"I find that there is a lot of prejudice based simply on this very simple fact: that people who come here from Africa are black. This play deals with this kind of problem, but obviously in the context of anti-Semitism, which was rampant in Shakespeare’s day… and unfortunately, it is a monster that is raising its head again. Not so much perhaps in Malta, but certainly in other parts of Europe.”

From this perspective the play’s relevance goes beyond the purely local concerns with racism. It must also be seen against a wider backdrop of the resurgence of political racism elsewhere in Europe and the world… and this entails what Friggieri describes as a ‘particular responsibility’ for anyone who approaches the text with a view to performing it on the stage.

“After the holocaust and the atrocities of the Nazi regime, and with the anti-Semitic monster raising its ugly head again, those taking part in producing or discussing The Merchant of Venice must show the dangers of all kinds of racial prejudice,” Friggieri observes. “One must present it in a way that makes sure the audience doesn’t read it as an anti-Semitic play.”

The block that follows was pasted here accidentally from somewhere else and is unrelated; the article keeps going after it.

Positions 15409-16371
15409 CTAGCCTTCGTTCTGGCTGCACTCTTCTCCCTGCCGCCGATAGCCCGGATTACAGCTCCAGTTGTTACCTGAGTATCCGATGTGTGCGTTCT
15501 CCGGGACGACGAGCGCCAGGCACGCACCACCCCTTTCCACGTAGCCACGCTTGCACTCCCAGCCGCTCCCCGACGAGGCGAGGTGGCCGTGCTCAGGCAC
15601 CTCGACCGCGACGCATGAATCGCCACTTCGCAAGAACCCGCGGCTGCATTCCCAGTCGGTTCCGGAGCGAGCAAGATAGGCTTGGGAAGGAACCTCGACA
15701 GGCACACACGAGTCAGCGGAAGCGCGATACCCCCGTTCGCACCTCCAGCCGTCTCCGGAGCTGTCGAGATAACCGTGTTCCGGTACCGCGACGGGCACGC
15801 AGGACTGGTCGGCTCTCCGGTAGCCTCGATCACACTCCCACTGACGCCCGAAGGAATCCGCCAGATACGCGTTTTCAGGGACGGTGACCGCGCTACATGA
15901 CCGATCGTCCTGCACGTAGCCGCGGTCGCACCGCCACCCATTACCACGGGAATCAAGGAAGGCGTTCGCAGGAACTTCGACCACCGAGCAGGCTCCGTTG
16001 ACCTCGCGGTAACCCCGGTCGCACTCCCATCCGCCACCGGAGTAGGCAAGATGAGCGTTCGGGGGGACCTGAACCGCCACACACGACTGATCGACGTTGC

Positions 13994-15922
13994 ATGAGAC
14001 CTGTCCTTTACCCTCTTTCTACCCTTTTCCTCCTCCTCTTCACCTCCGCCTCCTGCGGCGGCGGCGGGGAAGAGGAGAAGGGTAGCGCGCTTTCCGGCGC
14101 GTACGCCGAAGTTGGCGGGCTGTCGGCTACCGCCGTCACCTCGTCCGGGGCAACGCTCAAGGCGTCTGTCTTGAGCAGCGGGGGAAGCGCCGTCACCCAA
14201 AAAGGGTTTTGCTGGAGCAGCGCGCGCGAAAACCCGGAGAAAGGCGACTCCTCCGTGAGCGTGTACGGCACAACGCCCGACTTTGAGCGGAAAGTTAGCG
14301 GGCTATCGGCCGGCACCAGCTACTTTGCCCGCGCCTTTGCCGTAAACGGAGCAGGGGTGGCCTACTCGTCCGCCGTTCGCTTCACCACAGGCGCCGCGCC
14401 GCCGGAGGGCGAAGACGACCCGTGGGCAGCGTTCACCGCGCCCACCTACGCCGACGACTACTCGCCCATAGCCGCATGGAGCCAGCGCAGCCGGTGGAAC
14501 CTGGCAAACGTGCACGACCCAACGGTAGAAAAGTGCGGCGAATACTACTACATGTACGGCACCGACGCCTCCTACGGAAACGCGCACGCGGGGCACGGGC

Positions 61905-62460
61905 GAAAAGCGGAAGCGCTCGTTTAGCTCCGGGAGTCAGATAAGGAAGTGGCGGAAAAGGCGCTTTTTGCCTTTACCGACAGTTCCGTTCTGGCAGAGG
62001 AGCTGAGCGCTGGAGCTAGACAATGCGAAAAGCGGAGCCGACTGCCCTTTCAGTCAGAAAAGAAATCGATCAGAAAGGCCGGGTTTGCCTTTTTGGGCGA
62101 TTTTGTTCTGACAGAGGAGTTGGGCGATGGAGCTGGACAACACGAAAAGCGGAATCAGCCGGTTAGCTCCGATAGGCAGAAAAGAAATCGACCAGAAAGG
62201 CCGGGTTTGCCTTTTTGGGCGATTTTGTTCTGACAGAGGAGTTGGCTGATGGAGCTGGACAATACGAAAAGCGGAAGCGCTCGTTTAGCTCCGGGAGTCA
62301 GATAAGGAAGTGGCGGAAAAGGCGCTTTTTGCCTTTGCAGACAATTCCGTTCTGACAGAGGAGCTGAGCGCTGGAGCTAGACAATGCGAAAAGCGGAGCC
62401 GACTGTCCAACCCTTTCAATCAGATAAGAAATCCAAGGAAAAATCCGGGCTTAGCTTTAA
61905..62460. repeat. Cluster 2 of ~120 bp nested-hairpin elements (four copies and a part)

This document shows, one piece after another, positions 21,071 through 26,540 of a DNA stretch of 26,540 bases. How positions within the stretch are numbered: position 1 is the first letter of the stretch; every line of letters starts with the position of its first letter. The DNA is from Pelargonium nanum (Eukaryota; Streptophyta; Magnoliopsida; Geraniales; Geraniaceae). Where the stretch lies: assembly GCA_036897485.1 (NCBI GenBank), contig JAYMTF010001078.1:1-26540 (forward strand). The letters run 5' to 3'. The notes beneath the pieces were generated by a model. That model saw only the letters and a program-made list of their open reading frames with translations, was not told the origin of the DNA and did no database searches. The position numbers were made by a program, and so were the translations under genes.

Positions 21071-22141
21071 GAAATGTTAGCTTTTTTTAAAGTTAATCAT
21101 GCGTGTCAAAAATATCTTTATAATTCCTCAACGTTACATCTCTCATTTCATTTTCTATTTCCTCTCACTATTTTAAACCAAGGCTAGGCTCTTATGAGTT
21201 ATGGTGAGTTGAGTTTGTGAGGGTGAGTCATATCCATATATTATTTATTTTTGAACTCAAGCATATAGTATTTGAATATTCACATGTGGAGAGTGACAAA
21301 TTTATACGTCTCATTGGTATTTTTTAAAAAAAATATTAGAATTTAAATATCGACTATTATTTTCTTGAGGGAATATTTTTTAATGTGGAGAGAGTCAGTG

At the same time, however, The Merchant of Venice has often been criticised precisely for its perceived anti-Semitism. It is by no means universally accepted that the play actually condemns the racism meted out to Shylock the Jew – a highly versatile role, by the way, which has been performed (to considerably different effect) by such actors as Lawrence Olivier, Patrick Stewart, Al Pacino… and now Manuel Cauchi.

Shakespeare’s own views on this subject are at best ambivalent, and the play’s ethos seems to be pulled in different directions. Shylock is accorded by far the best lines in the play, and it is difficult to come away from the trial scene unmoved.

Clearly, we are invited to sympathise with him as a victim of prejudice. Yet the resolution of the play itself works heavily against the Jew and in favour of the man who insulted and demeaned him… and at the very climax, Shakespeare seems to go out of his way to rub in a Christian ethos (even insisting that Shylock convert to Christianity, for instance) that reeks of self-righteousness. 

How does Joe Friggieri interpret this apparent ambivalence as a director, and – at the risk of giving too much away – how does his own production reflect this interpretation?